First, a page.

Before we get into the album adventure for 2019, it’s worth a quick reminder of why this project even started and if we have made any progress on the original premise. Three years ago, it all kicked off when a conversation on Peter Kay’s Car Share caused a real life debate in our household.
I was on Kayleigh’s side, that you could have whatever album you wanted as your favourite, whether it is a compilation or not. Mr C was firmly on the side of Peter Kay/John, who rejected the idea of a compilation album being eligible for selection as your favourite.
So, after three years of listening to albums, I can update that I now understand both sides of the argument and… reluctantly… admit that Peter Kay was right. Although, I don’t think Kayleigh’s entirely wrong.
The trouble is, I think they are talking about two different things, and it’s the word album being used in both contexts that is the problem. If you are like John, then you’re considering the album to be a body of work put together by an artist to tell a story or share an idea in the form of anywhere between 10 to 20 songs.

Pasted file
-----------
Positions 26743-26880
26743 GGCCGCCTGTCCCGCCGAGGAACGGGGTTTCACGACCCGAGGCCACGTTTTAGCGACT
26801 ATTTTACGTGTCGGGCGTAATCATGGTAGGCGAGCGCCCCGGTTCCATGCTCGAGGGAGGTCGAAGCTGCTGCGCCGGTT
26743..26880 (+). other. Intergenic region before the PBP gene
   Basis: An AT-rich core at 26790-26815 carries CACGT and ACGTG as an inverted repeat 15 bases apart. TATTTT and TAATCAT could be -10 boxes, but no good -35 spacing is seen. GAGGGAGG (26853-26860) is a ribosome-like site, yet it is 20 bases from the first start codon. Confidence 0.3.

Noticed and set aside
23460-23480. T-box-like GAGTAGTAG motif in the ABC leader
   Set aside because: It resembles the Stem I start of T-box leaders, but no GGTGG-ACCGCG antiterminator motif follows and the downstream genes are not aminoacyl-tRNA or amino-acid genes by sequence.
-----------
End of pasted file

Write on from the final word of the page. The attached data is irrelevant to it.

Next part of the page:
If you are like Kayleigh, then an album is anything available to buy (on CD in her case) whether that is a collection of songs by one artist or by many. It’s called a compilation _album _after all. But the trouble is that it’s not really the same thing as the one-artist-one-story-to-tell album, despite featuring the a-word. In this day and age, it would be more accurate to describe it as a playlist. And once you get to that point, then you can easily see that John is right – you can’t have a compilation as your favourite album when it is, in fact, just a really good playlist.
He’s right but that doesn’t mean Kayleigh is completely wrong, it just means he needs to narrow the parameters of the argument for her.
And yes, I do know I’ve put too much thought into this. Just wait until I get back to agonising over the impossibilities of a top ten albums of all time list.